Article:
The wildly popular TED talks are spawning an appetite for presentations by MIT students. Thus TIMtalks—for “Think. Inspire. Motivate.”—was recently born as a student club.
A call went out for students who have invented, implemented, succeeded, or failed at a wide range of ventures or ideas to tell their stories. Students teed up and launched TIMtalks at a May 16 event introduced by MIT Chancellor Eric Grimson PhD ’80. Watch the talks (about 15 minutes)—or try these samples:
Kanjun Qiu ’12 talked about Expanding the Culture of Computing. According to Qiu, in 1985 some 37 percent of undergraduate computer science degrees were awarded to women. By 2010, when the computation world had vastly expanded, the percentage had actually dropped—to 11 percent.
Why did that happened? “Not because women lost interest but because women lost confidence,” she says.
Qiu, who has begun graduate work in the Media Lab, is involved in a new field that is attracting female students—computational textiles, which combines electronics into fabric and paper using conductive thread. Basically, she sews computers together.
“In the MIT Media Lab, I teach electronics and I don’t force people into traditional computer science modes,” she says. “I believe we need to provide new avenues and entry points into computer science. If you change the idea of what electronics should look like, it changes the people who are willing to get involved.”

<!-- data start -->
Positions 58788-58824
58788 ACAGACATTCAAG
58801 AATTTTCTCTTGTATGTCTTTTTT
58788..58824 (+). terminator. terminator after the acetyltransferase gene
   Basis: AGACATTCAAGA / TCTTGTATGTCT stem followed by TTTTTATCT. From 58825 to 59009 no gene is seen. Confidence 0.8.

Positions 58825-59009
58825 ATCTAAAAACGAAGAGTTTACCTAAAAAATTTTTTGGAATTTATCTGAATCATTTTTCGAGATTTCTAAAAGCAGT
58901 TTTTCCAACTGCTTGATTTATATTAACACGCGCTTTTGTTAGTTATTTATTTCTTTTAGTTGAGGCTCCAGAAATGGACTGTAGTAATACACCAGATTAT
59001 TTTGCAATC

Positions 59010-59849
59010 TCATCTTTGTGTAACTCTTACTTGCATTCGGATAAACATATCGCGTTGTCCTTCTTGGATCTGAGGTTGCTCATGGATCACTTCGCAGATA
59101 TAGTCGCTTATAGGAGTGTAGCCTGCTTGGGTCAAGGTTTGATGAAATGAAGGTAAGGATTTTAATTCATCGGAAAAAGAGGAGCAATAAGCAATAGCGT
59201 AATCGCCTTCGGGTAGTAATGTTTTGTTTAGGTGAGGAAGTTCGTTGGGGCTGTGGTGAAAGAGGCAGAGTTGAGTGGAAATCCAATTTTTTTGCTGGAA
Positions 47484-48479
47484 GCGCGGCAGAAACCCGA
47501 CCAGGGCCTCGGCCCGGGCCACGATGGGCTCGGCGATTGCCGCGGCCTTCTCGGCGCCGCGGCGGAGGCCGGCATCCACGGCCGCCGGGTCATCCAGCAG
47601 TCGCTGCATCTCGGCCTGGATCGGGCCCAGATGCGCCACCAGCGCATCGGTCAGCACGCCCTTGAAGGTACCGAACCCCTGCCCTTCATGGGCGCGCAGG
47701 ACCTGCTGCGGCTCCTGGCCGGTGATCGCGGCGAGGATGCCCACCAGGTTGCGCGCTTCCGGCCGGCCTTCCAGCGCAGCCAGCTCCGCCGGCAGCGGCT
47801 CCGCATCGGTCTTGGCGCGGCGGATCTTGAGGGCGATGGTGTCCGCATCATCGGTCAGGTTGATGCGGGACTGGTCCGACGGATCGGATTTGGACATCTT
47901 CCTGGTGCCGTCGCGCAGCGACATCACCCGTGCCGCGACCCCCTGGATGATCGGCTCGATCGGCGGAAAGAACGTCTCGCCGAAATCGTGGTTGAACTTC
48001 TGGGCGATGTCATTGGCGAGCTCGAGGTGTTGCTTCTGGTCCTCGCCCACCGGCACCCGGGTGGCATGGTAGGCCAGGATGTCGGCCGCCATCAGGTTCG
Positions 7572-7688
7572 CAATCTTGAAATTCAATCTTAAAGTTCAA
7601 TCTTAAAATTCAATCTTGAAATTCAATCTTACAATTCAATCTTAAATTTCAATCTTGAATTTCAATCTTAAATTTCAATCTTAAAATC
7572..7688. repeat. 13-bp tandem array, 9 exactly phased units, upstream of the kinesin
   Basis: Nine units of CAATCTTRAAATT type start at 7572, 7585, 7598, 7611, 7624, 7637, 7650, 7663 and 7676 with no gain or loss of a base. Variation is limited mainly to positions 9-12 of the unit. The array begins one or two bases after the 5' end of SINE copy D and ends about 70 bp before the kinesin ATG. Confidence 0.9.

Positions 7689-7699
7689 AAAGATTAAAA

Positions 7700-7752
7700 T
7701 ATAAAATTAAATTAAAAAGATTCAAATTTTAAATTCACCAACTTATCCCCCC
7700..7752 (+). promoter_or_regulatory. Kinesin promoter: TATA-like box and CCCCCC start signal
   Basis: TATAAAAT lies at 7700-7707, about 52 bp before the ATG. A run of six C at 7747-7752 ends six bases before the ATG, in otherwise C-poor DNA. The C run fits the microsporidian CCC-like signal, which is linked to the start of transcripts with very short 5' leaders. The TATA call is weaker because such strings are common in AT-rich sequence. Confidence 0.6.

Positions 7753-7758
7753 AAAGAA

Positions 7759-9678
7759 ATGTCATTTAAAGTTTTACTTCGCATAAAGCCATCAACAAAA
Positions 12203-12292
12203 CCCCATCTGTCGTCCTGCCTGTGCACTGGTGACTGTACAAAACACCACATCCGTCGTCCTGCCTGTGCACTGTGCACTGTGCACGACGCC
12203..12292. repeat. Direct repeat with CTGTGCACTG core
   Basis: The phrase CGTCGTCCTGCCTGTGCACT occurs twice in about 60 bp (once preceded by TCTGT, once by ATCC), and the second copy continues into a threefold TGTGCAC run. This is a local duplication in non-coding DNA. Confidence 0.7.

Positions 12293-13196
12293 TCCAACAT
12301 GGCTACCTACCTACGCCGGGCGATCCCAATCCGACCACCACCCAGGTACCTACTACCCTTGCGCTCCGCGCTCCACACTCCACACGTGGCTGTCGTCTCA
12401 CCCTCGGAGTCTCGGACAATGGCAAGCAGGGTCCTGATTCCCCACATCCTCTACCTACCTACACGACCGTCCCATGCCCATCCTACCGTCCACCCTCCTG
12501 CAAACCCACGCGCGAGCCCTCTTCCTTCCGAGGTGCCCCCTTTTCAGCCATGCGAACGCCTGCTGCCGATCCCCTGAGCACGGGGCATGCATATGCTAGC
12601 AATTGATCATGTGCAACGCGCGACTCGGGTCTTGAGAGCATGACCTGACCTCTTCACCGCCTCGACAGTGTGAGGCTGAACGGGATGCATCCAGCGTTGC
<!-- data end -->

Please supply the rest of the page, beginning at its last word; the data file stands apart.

Omar Abudayyeh ’12 talked about Drugging the Undruggable: The Road Not Taken. His focused on his efforts to combat disease by tackling a stubborn problem: only 2 percent of the proteins involved in major diseases can be targeted with current techniques.
“Most major diseases do not have definition cures,” Abudayyeh says. “Spending on drugs is increasing by billions every year, but the number of drugs approved is dropping every year. The trend is only going to get worse.”
He began knocking on doors to get access to labs—even before his first freshman class—and he got lots of nos in response. But he only needed one yes, and he got that. He has subsequently developed a nanoparticle-based vaccine that can use the hosts’ immune system to target tumors and he is now working on a nanoparticle-based urine test for all major diseases. His next challenge, as he begins Harvard Medical School next fall: making a better protein-sequencing technology to increase the number of proteins that can be targeted in new treatments.